Iraqi officials say they believe government forces have killed Saddam Hussein’s former deputy who later allied himself with Islamic State militants _ Izzat Ibrahim al-Douri.
Al-Douri was known as the “king of clubs” in the deck of playing cards issued to help U.S. troops identify key members of Saddam’s regime.
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Salahuddin province Gov. Raed al-Jabouri says soldiers and allied Shiite militiamen killed al-Douri early Friday in an operation east of the city of Tikrit. A graphic photo issued by the government purports to be of al-Douri’s corpse.
Senior regional commander, Gen. Haider al-Basri, told Iraqi state TV that al-Douri and nine bodyguards were killed by gunshots while riding in a convoy.
DNA tests are underway to confirm the identity of the body.
Iraqi security forces have gained full control over a contested area south of the country’s largest oil refinery Friday as part of ongoing operations to secure the rest of Salahuddin province following the recapturing of Tikrit, a senior Iraqi military official said.
General Ayad al-Lahabi, a commander with the Salahuddin Command Center, said the military, backed by coalition airstrikes and Shiite and Sunni militias dubbed the Popular Mobilization Forces, gained control of the towns of al-Malha and al-Mazraah, located 3 kilometers (1.9 miles) south of the Beiji oil refinery, killing at least 160 militants with the Islamic State group.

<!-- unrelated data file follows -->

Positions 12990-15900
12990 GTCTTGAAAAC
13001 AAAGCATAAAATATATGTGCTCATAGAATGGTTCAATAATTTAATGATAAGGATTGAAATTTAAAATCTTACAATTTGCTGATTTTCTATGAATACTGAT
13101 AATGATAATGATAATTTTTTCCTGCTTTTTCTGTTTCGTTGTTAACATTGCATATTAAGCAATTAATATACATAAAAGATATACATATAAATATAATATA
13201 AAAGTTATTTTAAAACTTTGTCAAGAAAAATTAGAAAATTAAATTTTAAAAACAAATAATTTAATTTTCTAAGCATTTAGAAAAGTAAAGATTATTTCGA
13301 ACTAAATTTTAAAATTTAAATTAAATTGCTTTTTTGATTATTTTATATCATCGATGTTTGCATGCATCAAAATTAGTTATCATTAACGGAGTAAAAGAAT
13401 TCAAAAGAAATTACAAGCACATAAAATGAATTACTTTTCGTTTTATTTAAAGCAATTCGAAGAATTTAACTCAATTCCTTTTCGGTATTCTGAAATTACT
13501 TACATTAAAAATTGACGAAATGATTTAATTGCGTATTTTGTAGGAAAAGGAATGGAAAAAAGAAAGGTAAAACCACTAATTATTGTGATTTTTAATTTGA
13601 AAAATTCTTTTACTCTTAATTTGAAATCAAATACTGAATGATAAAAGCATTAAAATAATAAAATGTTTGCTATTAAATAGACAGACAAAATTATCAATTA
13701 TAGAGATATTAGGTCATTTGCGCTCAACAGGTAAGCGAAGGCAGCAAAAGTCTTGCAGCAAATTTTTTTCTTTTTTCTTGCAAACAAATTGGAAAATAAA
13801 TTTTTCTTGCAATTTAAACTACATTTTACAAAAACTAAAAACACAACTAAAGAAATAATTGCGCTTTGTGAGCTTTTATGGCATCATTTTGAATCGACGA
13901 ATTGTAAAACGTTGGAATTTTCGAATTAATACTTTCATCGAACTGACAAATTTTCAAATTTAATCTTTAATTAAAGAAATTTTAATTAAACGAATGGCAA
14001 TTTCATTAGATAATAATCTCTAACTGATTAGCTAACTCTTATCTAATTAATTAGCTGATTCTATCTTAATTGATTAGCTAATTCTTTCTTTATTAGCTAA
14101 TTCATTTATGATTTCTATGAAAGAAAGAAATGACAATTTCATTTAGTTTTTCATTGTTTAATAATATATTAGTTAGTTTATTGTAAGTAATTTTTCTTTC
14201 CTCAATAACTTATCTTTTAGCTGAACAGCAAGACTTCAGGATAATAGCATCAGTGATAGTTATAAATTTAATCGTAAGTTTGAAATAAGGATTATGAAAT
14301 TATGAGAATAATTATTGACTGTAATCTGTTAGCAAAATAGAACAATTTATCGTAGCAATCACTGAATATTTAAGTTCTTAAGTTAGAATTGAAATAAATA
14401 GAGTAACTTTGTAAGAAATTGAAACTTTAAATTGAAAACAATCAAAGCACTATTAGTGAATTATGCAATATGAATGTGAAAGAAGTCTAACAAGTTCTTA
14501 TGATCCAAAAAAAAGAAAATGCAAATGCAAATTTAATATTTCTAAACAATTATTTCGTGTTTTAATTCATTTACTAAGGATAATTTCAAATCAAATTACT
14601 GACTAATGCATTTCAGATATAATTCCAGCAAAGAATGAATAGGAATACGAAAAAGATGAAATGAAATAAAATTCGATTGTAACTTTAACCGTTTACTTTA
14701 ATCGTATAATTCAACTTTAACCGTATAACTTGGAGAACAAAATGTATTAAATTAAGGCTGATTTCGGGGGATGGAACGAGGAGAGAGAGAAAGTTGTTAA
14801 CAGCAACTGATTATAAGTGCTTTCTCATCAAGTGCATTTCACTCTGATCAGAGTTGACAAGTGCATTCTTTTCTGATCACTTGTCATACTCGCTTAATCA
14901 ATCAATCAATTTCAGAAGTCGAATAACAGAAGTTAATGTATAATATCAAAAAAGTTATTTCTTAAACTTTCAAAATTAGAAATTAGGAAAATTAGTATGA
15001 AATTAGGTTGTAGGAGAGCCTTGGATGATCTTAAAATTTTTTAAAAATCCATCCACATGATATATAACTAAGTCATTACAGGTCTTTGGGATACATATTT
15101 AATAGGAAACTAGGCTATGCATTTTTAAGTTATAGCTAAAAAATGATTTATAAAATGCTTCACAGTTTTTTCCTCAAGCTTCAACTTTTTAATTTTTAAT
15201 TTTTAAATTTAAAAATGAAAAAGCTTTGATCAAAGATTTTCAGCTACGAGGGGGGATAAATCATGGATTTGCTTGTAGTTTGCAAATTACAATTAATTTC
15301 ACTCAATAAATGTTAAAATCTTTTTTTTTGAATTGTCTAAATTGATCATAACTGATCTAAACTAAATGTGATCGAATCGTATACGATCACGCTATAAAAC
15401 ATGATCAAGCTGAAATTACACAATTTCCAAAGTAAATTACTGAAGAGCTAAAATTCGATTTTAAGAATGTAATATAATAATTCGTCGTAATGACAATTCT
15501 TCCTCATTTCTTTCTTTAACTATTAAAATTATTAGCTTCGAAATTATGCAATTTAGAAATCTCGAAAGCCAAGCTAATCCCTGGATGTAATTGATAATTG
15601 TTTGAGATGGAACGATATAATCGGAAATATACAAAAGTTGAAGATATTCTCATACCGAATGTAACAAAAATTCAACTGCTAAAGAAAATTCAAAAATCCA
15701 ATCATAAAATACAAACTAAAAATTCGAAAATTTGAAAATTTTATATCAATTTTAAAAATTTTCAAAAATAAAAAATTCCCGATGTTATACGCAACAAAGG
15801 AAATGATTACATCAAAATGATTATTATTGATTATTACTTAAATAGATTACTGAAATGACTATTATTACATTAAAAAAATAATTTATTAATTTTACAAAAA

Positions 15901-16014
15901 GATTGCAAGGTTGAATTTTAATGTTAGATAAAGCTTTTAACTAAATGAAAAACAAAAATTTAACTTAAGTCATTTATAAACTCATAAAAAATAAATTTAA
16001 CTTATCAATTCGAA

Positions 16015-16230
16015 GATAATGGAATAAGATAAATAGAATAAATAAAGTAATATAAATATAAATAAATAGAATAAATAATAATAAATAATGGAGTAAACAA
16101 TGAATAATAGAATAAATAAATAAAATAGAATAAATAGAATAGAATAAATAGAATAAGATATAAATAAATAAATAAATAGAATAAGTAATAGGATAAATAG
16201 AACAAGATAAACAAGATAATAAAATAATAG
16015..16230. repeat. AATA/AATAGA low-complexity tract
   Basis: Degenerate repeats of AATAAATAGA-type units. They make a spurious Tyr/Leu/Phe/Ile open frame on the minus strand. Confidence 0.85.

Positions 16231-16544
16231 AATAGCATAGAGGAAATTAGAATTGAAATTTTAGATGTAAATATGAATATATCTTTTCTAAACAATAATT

Al-Lahabi said security forces are trying to secure two corridors around the refinery itself after the Sunni militants launched a large-scale attack on the complex earlier this week, hitting the refinery walls with explosive-laced Humvees.
Extremists from the Islamic State group seized much of Salahuddin province last summer during their advance across northern and western Iraq. The battle for Tikrit was seen as a key step toward eventually driving the militants out of Mosul, Iraq’s second-largest city and the capital of Nineveh province. In November, Iraqi security forces said they had recaptured the town of Beiji from the militant group. The refinery had never been captured by the militants but has been subjected to frequent attacks by the group.
In Iraq’s western Anbar province, meanwhile, Iraqi special forces maintained control of the provincial capital, Ramadi, after days of intense clashes with the Islamic State group left the city at risk. Sabah Nuaman, a special forces commander in Anbar, said the situation had improved early Friday after airstrikes hit key militant targets on the city’s fringes.
Sabah al-Karhout, head of Anbar’s provincial council, said there were no major attacks on the city Friday but that the militants still maintained control of three villages to the east of Ramadi, which they captured Wednesday, sending thousands of civilians fleeing for safety.